«

»

Meet the CD factory worker who leaked 2,000 albums

The New Yorker has ran a fascinating story about Bennie Glover, a (former) CD factory worker whose job involved packaging albums from some of the biggest artists in the world. Glover was considered the top leaker from the early, influential music/piracy group RNS—then called “the most pervasive and infamous Internet piracy group in history”—which leaked more than 20,000 albums.

Glover, who worked at the massive Kings Mountain compact disk manufacturing plant in North Carolina, was held responsible for leaking albums from around 2,000 artists, ranging from Blink-182 to Jay-Z to Fall Out Boy. Starting in the mid-‘90s, Glover’s leaking came at a time when the music industry was in a period of pure extravagance: CDs cost around $2 to manufacture and were selling for $18. Basically, major record labels had license to print money.

If you downloaded music during the Napster era, there’s pretty a solid chance some of it came from this guy. He served three months in jail. “RNS’s final leak, released on January 19, 2007, was Fall Out Boy’s 'Infinity on High,' sourced from inside the plant by Glover,” TNY reports.

Here are some interesting points from the story:

A look at the subculture of early music pirates:

“Also, he could share files. Online, pirated media files were known as “warez,” from “software,” and were distributed through a subculture dating back to at least 1980, which called itself the Warez Scene. The Scene was organized in loosely affiliated digital crews, which raced one another to be the first to put new material on the IRC channel. Software was often available on the same day that it was officially released. Sometimes it was even possible, by hacking company servers, or through an employee, to pirate a piece of software before it was available in stores.”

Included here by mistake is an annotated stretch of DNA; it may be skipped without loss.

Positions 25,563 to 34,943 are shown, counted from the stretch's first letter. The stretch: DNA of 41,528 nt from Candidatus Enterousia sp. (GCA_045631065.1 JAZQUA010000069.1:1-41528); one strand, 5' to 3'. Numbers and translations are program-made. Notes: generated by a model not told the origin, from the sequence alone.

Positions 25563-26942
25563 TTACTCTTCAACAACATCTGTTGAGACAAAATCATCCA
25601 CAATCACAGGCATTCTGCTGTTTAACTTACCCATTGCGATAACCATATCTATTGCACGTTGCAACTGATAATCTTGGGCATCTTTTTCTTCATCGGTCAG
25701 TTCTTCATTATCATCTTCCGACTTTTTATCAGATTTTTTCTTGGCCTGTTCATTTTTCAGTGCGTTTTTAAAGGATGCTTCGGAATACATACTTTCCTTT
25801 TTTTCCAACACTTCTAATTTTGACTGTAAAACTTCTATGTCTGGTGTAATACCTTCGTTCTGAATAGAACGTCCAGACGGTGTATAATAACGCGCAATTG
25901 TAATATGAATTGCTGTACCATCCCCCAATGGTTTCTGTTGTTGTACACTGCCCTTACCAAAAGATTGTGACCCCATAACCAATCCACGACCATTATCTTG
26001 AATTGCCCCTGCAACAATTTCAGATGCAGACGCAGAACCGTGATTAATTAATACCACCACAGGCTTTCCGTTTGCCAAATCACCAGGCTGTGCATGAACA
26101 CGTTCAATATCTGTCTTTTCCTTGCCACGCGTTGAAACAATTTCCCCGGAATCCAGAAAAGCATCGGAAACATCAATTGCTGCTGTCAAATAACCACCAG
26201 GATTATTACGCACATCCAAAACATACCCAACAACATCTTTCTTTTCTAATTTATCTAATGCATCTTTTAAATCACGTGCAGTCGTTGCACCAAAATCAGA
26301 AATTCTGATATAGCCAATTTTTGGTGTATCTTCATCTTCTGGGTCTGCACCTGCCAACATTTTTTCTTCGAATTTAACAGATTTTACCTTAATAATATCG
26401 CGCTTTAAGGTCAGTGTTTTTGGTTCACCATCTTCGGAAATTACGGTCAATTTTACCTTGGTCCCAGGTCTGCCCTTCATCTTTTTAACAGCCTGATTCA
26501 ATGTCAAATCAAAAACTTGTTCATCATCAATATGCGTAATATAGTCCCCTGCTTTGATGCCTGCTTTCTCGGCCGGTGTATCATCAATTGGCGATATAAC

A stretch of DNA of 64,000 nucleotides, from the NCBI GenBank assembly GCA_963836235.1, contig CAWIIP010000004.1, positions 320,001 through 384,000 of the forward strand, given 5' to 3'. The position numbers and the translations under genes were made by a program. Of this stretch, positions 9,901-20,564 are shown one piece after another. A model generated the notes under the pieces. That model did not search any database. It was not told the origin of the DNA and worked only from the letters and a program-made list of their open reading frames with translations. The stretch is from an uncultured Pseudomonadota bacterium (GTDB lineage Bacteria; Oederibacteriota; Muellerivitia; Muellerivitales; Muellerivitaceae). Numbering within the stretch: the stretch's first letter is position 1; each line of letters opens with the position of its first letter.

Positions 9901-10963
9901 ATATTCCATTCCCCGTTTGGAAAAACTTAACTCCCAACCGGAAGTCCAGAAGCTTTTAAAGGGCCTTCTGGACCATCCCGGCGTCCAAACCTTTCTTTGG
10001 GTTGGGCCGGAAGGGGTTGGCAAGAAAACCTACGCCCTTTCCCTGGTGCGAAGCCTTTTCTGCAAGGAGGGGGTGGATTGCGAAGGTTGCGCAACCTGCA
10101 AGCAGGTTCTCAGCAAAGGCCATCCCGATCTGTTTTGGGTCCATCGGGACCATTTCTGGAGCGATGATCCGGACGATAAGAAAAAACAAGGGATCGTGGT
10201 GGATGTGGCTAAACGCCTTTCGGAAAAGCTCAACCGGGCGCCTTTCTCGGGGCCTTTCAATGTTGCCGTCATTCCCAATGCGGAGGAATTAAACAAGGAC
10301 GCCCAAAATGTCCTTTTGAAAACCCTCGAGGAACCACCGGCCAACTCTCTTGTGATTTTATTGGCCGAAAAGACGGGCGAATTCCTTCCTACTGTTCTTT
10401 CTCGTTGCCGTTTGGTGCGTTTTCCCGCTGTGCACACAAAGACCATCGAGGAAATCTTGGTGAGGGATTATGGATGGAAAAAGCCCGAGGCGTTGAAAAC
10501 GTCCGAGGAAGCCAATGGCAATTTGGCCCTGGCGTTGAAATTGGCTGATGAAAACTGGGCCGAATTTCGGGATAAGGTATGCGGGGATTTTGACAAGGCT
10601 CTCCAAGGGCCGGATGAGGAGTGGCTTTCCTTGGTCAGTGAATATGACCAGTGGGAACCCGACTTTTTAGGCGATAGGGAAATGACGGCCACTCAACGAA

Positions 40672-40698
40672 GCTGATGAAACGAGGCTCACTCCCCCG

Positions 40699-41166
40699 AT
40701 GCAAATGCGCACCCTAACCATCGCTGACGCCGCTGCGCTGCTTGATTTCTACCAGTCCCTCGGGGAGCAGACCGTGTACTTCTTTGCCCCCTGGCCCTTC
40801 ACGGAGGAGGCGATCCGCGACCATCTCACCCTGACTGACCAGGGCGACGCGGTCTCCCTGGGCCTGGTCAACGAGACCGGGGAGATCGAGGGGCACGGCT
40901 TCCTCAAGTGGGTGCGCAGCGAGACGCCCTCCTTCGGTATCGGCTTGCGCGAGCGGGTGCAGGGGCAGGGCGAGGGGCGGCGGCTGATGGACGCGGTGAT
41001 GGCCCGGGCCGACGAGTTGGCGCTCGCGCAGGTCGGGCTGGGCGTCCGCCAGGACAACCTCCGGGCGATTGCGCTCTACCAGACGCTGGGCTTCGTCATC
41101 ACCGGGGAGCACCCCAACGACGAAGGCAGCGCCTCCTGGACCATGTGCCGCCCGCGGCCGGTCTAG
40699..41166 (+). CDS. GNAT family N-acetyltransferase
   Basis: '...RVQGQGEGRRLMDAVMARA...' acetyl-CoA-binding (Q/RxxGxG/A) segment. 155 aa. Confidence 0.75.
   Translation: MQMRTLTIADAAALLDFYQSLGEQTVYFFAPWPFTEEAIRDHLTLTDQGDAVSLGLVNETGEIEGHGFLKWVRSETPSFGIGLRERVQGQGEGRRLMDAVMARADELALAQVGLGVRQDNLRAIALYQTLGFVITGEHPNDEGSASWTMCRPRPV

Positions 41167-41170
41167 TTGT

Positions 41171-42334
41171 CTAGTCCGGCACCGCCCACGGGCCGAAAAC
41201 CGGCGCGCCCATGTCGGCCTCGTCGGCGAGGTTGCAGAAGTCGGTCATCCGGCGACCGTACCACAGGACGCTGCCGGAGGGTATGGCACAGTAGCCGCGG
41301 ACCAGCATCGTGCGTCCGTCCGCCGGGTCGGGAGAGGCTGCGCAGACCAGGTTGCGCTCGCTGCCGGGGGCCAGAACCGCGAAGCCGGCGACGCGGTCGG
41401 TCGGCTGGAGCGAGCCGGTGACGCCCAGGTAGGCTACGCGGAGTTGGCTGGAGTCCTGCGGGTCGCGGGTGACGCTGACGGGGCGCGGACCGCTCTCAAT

Inside Glover’s head when he started leaking:

“At work, Glover manufactured CDs for mass consumption. At home, he had spent more than two thousand dollars on burners and other hardware to produce them individually. His livelihood depended on continued demand for the product. But Glover had to wonder: if the MP3 could reproduce Tupac at one-eleventh the bandwidth, and if Tupac could then be distributed, free, on the Internet, what the hell was the point of a compact disk?”

Some of what he leaked:

“By 2002, the duffelbag held more than five hundred disks, including nearly every major release to have come through the Kings Mountain plant. Glover leaked Lil Wayne’s “500 Degreez” and Jay Z’s “The Blueprint.” He leaked Queens of the Stone Age’s “Rated R” and 3 Doors Down’s “Away from the Sun.” He leaked Björk. He leaked Ashanti. He leaked Ja Rule. He leaked Nelly. He leaked Blink-182’s “Take Off Your Pants and Jacket.”

Read the full story at the New Yorker’s website